USA v. Eduardo Munoz-Camarena

Filing 920110128

Opinion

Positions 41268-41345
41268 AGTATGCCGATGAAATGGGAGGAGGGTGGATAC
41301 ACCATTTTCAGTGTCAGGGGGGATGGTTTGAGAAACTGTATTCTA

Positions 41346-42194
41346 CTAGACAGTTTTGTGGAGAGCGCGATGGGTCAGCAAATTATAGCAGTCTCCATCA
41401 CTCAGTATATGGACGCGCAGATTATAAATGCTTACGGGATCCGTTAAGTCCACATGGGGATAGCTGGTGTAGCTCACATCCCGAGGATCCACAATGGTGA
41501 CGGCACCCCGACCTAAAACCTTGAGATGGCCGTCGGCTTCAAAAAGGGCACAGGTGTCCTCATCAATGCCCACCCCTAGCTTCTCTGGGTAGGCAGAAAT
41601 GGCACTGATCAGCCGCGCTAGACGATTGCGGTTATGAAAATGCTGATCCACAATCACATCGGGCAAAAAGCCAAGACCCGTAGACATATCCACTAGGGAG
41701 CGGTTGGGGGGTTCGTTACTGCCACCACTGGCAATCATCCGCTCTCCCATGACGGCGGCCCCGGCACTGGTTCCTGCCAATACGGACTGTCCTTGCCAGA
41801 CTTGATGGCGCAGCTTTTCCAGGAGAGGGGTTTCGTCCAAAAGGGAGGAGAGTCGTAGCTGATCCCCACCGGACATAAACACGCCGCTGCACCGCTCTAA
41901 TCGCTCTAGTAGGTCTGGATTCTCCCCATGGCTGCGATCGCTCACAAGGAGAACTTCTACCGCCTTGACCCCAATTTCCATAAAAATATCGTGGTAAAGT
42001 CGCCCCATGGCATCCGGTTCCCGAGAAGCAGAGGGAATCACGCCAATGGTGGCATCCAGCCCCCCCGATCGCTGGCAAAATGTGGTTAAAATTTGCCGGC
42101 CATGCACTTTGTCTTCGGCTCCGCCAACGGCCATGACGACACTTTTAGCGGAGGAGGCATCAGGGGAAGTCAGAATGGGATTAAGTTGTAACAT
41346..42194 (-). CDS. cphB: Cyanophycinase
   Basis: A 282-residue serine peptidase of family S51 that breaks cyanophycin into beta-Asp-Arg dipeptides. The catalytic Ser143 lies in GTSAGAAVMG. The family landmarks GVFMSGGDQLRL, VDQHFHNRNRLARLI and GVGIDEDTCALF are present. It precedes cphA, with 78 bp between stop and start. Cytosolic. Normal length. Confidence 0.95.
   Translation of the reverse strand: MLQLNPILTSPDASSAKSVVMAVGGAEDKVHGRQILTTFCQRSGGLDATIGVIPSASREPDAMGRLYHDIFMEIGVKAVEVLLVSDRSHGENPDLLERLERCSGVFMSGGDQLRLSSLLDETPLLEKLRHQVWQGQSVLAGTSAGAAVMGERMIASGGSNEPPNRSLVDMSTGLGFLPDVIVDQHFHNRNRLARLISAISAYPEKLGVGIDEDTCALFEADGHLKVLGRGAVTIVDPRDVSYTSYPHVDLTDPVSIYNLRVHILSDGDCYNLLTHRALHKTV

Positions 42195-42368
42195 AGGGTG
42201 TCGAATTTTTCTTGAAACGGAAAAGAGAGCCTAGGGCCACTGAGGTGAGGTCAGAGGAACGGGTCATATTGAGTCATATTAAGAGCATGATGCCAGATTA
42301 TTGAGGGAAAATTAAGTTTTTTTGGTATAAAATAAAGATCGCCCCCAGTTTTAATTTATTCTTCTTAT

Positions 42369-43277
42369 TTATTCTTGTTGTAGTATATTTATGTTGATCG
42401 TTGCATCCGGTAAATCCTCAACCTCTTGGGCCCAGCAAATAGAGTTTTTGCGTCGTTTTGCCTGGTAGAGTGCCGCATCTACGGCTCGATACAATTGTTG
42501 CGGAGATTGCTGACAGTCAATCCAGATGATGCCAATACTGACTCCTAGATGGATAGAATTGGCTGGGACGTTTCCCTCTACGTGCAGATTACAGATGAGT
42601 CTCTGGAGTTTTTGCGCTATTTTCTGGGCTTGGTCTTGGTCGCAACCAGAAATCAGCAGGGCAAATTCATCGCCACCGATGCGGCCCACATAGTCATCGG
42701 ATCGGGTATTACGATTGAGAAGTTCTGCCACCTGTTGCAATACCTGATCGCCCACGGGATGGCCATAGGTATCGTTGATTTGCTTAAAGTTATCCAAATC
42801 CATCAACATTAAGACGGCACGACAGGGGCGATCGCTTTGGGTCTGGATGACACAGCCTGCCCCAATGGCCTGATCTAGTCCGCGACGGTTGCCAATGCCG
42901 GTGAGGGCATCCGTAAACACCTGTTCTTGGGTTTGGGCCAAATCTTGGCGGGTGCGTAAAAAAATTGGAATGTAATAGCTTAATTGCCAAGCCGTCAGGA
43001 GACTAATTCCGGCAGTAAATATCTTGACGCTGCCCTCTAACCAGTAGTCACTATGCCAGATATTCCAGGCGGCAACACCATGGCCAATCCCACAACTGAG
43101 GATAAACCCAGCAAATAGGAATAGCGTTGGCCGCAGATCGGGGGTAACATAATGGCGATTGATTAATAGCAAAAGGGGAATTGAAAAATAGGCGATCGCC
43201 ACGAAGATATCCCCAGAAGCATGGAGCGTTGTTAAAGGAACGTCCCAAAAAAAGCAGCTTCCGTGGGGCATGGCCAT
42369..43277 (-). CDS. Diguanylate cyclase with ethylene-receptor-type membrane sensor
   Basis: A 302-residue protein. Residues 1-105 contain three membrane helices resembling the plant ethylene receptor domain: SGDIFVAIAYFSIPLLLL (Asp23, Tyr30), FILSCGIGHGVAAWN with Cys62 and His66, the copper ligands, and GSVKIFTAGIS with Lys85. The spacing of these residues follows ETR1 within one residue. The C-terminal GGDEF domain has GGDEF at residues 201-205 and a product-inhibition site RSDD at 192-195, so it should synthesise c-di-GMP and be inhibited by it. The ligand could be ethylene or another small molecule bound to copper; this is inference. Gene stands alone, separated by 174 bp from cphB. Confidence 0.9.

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FOR PUBLICATION UNITED STATES COURT OF APPEALS FOR THE NINTH CIRCUIT UNITED STATES OF AMERICA, Plaintiff-Appellee, v. EDUARDO MUNOZ-CAMARENA, Defendant-Appellant. No. 09-50088 D.C. No. 3:08-CR-02701LAB-1 ORDER AND OPINION Appeal from the United States District Court for the Southern District of California Larry A. Burns, District Judge, Presiding Argued February 5, 2010 Submitted September 3, 2010 Pasadena, California Filed January 28, 2011 Before: Betty B. Fletcher, Harry Pregerson, and Susan P. Graber, Circuit Judges. Per Curiam Opinion 1761 UNITED STATES v. MUNOZ-CAMARENA 1763 COUNSEL Caroline Han, Mark R. Rehe, Office of the U.S. Attorney, San Diego, California, for the plaintiff-appellee. Erica Kristine Zunkel, Steven Francis Hubachek, Kristi A. Hughes, Federal Public Defenders of San Diego, Inc., San Diego, California, for the defendant-appellant. ORDER The Opinion filed September 3, 2010, slip op. 13455, and appearing at 621 F.3d 967 (9th Cir. 2010), is withdrawn. It may not be cited as precedent by or to this court or any district court of the Ninth Circuit. 1764 UNITED STATES v. MUNOZ-CAMARENA The petition for panel rehearing is granted in part. A new opinion is being filed concurrently with this order. The parties may file new petitions for rehearing or petitions for rehearing en banc. OPINION PER CURIAM: Eduardo Munoz-Camarena appeals his 65-month sentence for attempted illegal re-entry after deportation in violation of 8 U.S.C. 1326(a) & (b). While his appeal was pending, the Supreme Court issued its decision in Carachuri-Rosendo v. Holder, 130 S. Ct. 2577 (2010), which casts doubt on the district court's calculation of the recommended Guidelines sentence in this case. We vacate the Appellant's sentence and remand for re-sentencing. The U.S. Sentencing Guidelines Manual1 instructs a district court to increase the base offense level for illegal re-entry by eight points if the defendant was previously convicted of an aggravated felony and then deported, U.S.S.G. 2L1.2(b)(1)(C), or four points if the defendant was previously convicted of a felony and then deported, U.S.S.G. 2L1.2(b)(1)(D). The district court treated MunozCamarena's three previous California convictions for simple possession, Cal. Health & Safety Code 11350(a), as being equivalent to a conviction for federal recidivist possession, 21 U.S.C. 844(a). Recidivist possession is an aggravated felony.2 All references are to the 2008 version of the Guidelines Manual. Simple possession by itself is not an aggravated felony. The statutory list of aggravated felonies includes "any felony punishable under . . . the Controlled Substances Act ( 21 U.S.C. 801 et seq.)." 18 U.S.C. 924(c). A felony is a crime for which the "maximum term of imprison2 1 UNITED STATES v. MUNOZ-CAMARENA 1765 Accordingly, the district court applied an eight-level Guidelines enhancement. [1] We now know that a second or subsequent conviction for simple possession does not qualify as an aggravated felony "when, as in this case, the state conviction is not based on the fact of a prior conviction." Carachuri-Rosendo, 130 S. Ct. at 2579. Because the Defendant's prior convictions do not qualify as aggravated felonies, but do qualify as felonies,3 the district court should have applied a four-level enhancement. A mistake in calculating the recommended Guidelines sentencing range is a significant procedural error that requires us to remand for resentencing. See United States v. Brooks, 610 F.3d 1186, 1198-99 (9th Cir. 2010); United States v. Coronado, 603 F.3d 706, 712 (9th Cir. 2010) (citing United States v. Carty, 520 F.3d 984, 993 (9th Cir. 2008) (en banc)). The Government argues that a remand is unnecessary because the district court's error was harmless. The district court stated that it was going to sentence Munoz-Camarena to 65 months regardless of whether the four- or eight-level ment" authorized is "more than one year." 18 U.S.C. 3156(a)(3). Under the Controlled Substances Act, first-time simple possession is a federal misdemeanor because the maximum authorized sentence is less than one year. 21 U.S.C. 844(a). However, a conviction for simple possession "after a prior conviction under this subchapter or . . . under the law of any State" -- recidivist simple possession -- is a felony with a maximum twoyear sentence. Id. 3 Munoz-Camarena has three prior convictions for simple possession, two convictions for illegal entry, 8 U.S.C. 1325, and one for illegal reentry, 8 U.S.C. 1326. The Sentencing Guidelines define a felony as "any federal, state, or local offense punishable by imprisonment for a term exceeding one year." U.S.S.G. 2L1.2 cmt. n.2. The maximum sentence authorized by California law for simple possession is one year, Cal. Health & Safety Code 11350(b), but the maximum authorized sentence for illegal entry and re-entry is greater than one year, 8 U.S.C. 1325(a), 1326(a). 1766 UNITED STATES v. MUNOZ-CAMARENA enhancement applied and also stated that it would apply the same sentence if the Ninth Circuit were to order resentencing.4 [2] The Supreme Court has made clear that the district court must correctly calculate the recommended Guidelines sentence and use that recommendation as the " `starting point and the initial benchmark.' " Kimbrough v. United States, 552 U.S. 85, 108 (2007) (quoting Gall v. United States, 552 U.S. 38, 49 (2007)); see also Gall, 552 U.S. at 51 (holding that improperly calculating the Guidelines range constitutes "significant procedural error"); Carty, 520 F.3d at 991. The Supreme Court also has emphasized that the recommended Guidelines range must "be kept in mind throughout the process." Carty, 520 F.3d at 991; see also Gall, 552 U.S. at 50 n.6 ("[D]istrict courts must begin their analysis with the Guidelines and remain cognizant of them throughout the sentencing process."). [3] A district court must start with the recommended Guidelines sentence, adjust upward or downward from that point, and justify the extent of the departure from the Guidelines sentence. Carty, 520 F.3d at 991-92. If it makes a mistake, harmless error review applies. United States v. Ali, 620 F.3d 1062, 1074 (9th Cir. 2010).5 In United States v. Menyweather, 447 F.3d 625 (9th Cir. 2006), we applied harmless error analysis to the district court's reasons for departing downward from a Guidelines range. There was no dispute on appeal about the Guidelines calculation or its correctness, id. at 630, but only about whether the district gave a proper and adequate explanation for the significant downward departure. Therefore, Menyweather did not decide anything about whether harmless error review is available in the context of an incorrect Guidelines calculation. It is distinguishable. Regardless of later developments in the law, we need not revisit Menyweather, to overrule it or otherwise. 5 For example, harmless error may result if the district court: (1) acknowledges that the correct Guidelines range is in dispute and performs his sentencing analysis twice, beginning with both the correct and incorrect range; (2) chooses a within-Guidelines sentence that falls within both 4 UNITED STATES v. MUNOZ-CAMARENA 1767 [4] In this case, we cannot say that the district court's incorrect application of the eight-level enhancement was harmless. On review of the record, we conclude that, had the district court started with the correct Guidelines range of 24 to 30 months, rather than 33 to 41 months, it may have arrived at a different sentence. A district court's mere statement that it would impose the same above-Guidelines sentence no matter what the correct calculation cannot, without more, insulate the sentence from remand, because the court's analysis did not flow from an initial determination of the correct Guidelines range. The court must explain, among other things, the reason for the extent of a variance. Carty, 520 F.3d at 991-92. The extent necessarily is different when the range is different, so a one-size-fits-all explanation ordinarily does not suffice. [5] We find the district court's explanation here insufficient to explain the extent of the variance from the correct Guidelines range. We are not convinced that the district court would impose the same sentence if the correct Guidelines range was "kept in mind throughout the process," Carty, 520 F.3d at 991, and a remand for resentencing is therefore required. Because we are remanding on the basis of an error in the Guidelines calculations, we need not reach MunozCamarena's alternative arguments in support of a remand: that the district court failed to consider all of the 18 U.S.C. 3553(a) factors and that the 65-month sentence improperly the incorrect and the correct Guidelines range and explains the chosen sentence adequately; (3) imposes a statutory minimum or maximum and adequately explains why no additional or lesser term of imprisonment is necessary; or (4) performs the sentencing analysis with respect to an incorrect Guidelines range that overlaps substantially with a correct Guidelines range such that the explanation for the sentence imposed is sufficient even as to the correct range. This list is not exhaustive, but is intended merely to illustrate the general principle that harmless error is possible only where the requirements of Gall and Carty are met. 1768 UNITED STATES v. MUNOZ-CAMARENA took into account the fact that Munoz-Camarena had violated the terms of his supervised release. See, e.g., United States v. Forrester, 616 F.3d 929, 950 (9th Cir. 2010). SENTENCE VACATED, REMANDED FOR RESENTENCING.